‘She hath not seen the change of fourteen years’, as Old Capulet says to Paris (“Romeo and Juliet”, n.d.). Juliet was barely in her teenage years; she was only 13 years old, while Romeo was not much older. There are two different views to their story: Some see two star-crossed lovers, destined to be together; both showered with joy and happiness in each other’s arms. While others see two irresponsible kids with terrible decision-making, mood swings, horrible behavior, drug abuse and tragic love.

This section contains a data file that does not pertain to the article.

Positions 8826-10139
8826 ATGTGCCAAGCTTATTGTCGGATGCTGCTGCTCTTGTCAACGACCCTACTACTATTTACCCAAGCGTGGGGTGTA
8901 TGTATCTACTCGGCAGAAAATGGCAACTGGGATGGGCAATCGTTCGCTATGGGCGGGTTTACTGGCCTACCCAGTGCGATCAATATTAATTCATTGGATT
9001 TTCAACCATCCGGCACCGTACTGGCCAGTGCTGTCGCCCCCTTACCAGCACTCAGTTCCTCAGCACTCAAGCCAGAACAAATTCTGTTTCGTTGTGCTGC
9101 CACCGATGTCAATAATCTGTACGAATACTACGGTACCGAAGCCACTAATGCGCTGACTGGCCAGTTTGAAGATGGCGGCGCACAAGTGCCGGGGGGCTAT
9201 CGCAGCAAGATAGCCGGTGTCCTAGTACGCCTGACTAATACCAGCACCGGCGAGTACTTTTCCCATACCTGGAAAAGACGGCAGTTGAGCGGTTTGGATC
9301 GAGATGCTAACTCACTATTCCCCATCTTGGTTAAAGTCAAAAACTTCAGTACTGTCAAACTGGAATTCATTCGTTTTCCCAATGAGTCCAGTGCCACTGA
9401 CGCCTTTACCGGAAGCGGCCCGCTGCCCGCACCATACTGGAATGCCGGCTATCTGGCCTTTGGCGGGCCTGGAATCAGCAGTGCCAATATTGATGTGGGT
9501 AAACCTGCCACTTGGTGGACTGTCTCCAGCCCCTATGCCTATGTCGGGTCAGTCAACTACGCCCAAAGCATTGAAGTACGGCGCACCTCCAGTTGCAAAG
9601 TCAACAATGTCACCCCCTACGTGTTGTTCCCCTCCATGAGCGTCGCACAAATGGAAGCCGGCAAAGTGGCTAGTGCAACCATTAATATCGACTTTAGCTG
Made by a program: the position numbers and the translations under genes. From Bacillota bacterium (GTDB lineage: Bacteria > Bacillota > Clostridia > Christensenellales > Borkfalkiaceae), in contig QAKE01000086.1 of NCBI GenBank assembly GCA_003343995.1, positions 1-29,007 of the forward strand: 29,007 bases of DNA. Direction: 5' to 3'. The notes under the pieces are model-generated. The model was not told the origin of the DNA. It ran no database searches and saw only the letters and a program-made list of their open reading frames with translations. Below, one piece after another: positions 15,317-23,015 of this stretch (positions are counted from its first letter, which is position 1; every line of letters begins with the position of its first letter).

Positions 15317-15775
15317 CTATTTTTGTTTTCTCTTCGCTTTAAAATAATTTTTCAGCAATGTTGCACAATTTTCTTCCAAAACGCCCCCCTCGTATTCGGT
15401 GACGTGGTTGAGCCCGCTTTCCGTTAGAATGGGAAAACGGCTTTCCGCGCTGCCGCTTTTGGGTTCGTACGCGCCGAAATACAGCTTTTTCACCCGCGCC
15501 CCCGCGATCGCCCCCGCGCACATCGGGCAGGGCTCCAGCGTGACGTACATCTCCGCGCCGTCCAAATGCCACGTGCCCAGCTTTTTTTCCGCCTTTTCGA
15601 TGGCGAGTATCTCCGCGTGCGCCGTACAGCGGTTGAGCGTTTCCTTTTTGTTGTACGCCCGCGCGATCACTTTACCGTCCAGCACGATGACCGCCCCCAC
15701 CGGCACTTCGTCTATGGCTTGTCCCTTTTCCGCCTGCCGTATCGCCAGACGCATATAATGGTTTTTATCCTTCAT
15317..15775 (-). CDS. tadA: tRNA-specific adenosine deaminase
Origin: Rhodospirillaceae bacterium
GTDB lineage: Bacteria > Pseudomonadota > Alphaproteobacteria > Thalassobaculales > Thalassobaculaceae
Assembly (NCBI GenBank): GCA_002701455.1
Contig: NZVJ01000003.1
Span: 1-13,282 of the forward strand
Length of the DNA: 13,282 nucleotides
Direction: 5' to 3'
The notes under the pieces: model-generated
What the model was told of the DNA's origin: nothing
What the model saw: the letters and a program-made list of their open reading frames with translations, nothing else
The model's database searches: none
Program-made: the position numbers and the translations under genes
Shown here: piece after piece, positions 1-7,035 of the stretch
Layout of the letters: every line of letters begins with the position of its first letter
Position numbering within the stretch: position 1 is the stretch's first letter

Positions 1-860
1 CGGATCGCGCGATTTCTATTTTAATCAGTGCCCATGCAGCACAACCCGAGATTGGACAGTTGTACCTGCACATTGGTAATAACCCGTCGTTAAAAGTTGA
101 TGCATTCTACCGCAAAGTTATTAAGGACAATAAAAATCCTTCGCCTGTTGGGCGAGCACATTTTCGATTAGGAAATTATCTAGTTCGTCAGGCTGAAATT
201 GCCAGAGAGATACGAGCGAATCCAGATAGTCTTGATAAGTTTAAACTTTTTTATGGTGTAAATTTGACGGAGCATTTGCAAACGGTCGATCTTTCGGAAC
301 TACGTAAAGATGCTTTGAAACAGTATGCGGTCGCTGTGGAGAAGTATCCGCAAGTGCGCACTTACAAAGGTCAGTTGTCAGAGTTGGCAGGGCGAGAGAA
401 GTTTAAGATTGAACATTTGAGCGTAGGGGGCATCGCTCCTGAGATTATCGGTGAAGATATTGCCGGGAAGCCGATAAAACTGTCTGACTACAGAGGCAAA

Woman: God’s second mistake? Friedrich Nietzsche, a German philosopher, who regarded ‘thirst for power’ as the sole driving force of all human actions, has many a one-liners to his credit. ‘Woman was God’s second mistake’, he declared. Unmindful of the reactionary scathing criticism and shrill abuses he invited for himself, especially from the ever-irritable feminist brigade. The fact and belief that God never ever commits a mistake, brings Nietzsche’s proclamation dashingly down into the dust bin